‘Nice to actually see some action’: Khawaja applauds CA’s multicultural push, but knows more work is needed


Whether it’s as a newly appointed Cricket Australia Multicultural Ambassador or as the official new face of Amazon Prime’s Australian coverage of the 2024 T20 World Cup, Usman Khawaja is a promoter’s dream.

Softly but firmly spoken, unafraid to speak his mind on causes big and small and exuding an air of authority without a hint of the arrogance that usually goes hand in hand with it, the 37-year old is as relaxed away from the playing surface as he always has been on it.

Whether examining bats on a tour of the Brian Lara Cricket Academy facility in Trinidad – surely none of the Papua New Guinean players using the changerooms for a warm-up game would object to their equipment being blessed by the Australian opener’s hands – or practising his golf swing in the hotel foyer ahead of a trip to New York to watch the city play host to India and Pakistan in a few weeks’ time, there is an air of ease to Khawaja that doesn’t abate even when surrounded by cameras and flashing lights as both Prime Video and the ICC make the most out of every opportunity to show him off.

It’s this side of his character that was once a point of criticism among the Australian cricket-loving community at large: the ‘laidback’ description once a near-permanent affixation to any descriptions of Khawaja the batter became synonymous with a sense of frustration that a player as talented as he could even mildly fail to live up to the whopping expectations he set dominating Sheffield Shield cricket as a young up-and-comer some 15 years ago.

Perhaps no member of the Australian team has had as much of a reputational shift due to the exposure granted by Prime’s The Test documentary over its three seasons as Khawaja: famously confronting then-coach Justin Langer about the playing group ‘walking on eggshells’ around the famously tough legend.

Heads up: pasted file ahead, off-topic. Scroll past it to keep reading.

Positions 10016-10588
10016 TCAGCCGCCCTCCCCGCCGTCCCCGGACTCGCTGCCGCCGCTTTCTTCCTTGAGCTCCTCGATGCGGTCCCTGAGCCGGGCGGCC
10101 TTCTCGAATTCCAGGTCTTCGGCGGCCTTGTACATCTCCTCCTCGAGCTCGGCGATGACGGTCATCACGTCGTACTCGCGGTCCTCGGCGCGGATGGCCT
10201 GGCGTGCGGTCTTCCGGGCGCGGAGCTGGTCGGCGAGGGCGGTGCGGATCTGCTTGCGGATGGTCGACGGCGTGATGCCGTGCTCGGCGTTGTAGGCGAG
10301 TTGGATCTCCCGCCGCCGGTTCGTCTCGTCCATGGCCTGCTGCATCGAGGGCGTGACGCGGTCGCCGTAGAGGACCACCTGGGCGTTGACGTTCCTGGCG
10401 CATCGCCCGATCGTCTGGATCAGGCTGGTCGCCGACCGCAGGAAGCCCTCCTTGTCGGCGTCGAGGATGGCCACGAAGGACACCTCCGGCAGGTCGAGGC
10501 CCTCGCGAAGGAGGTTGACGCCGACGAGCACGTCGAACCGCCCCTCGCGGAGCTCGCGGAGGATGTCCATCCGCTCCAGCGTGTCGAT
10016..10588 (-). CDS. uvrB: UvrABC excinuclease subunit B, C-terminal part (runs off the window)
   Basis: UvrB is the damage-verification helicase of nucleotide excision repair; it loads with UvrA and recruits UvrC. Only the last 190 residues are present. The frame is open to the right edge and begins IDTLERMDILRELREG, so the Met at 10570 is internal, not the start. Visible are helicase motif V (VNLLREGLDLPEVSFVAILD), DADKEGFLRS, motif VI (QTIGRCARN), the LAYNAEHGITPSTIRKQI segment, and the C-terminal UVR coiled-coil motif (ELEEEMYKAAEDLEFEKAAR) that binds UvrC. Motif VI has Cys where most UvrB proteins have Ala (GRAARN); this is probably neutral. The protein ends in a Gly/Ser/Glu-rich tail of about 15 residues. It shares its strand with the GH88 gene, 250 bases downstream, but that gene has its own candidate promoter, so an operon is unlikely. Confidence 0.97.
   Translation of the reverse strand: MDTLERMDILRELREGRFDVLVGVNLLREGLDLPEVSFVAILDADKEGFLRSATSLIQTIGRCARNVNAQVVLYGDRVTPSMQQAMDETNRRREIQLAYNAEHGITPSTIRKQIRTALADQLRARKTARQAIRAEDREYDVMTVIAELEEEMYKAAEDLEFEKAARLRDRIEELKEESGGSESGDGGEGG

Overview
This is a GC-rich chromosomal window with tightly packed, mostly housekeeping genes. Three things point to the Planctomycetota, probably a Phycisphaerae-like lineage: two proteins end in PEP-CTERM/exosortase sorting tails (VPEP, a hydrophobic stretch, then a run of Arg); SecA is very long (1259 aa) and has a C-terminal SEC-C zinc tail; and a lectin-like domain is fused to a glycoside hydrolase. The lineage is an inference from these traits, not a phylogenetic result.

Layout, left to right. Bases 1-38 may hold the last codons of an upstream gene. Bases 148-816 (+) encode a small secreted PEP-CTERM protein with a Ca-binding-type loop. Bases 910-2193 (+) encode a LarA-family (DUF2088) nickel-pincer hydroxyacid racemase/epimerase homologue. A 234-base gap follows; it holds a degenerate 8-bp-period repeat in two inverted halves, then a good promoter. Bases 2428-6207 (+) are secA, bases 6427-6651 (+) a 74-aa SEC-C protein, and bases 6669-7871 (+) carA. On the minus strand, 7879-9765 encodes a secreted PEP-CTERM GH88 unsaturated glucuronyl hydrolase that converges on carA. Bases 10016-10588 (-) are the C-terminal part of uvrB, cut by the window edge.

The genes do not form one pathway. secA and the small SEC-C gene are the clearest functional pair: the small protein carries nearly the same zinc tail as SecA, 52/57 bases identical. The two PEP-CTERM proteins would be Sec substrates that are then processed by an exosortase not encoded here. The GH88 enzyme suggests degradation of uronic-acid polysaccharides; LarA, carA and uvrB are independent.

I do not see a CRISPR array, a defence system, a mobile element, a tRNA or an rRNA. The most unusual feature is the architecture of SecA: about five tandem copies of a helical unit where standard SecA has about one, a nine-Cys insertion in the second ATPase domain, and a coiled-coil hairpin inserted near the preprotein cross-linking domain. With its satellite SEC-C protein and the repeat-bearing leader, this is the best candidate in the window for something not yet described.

Aided by his extraordinary ongoing run of form since breaking back into the Test XI in January 2022, having averaged 53 and locked down an opener’s spot alongside first David Warner and now Steve Smith, the public’s perception has shifted from the player of promise who never quite took it seriously enough to fulfil his remarkable talent before being ousted midway through the 2019 Ashes, to a martyr jilted out of his rightful spot in the team by a vengeful coach upset at his frankness and a dominant force in one of Australia’s most successful periods ever.

Usman Khawaja was given a reprimand for wearing a black armband to protest the violence in Gaza during the Australian summer. (Photo by Will Russell/Getty Images)

For Khawaja, though, the trigger for his reputational rebuild isn’t quite as simple as that: it’s ‘hard to say’, according to him, whether he is viewed differently as a result of the access granted to Prime behind the scenes of the Australian men’s team.

“It’s [the series] given people more of an insight of what I’m like among my teammates in the changerooms,” he said.

“I’m a bit of a pest, I like to joke around, but when we need to have hard, serious conversations, I’m always there to have them.

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“People just see me the way I am on the field – I try to control my emotions, I try to stay quite subdued and just concentrate on the game – they probably assume that that’s what I’m like all the time, but that’s not like that at all. I’m quite the opposite.

“A lot of times you see the real Uzzy, especially in the Amazon stuff, because I forget the cameras are there.”

With the Australian T20 World Cup squad also in Trinidad for a pair of warm-up games before the tournament proper begins, Khawaja has had plenty of opportunities to interact with a group of which many appear alongside him in the Test team.

While far from finished with international cricket, the experience of being on tour without being part of the team is ‘very weird’ – and unlikely to feel normal anytime soon.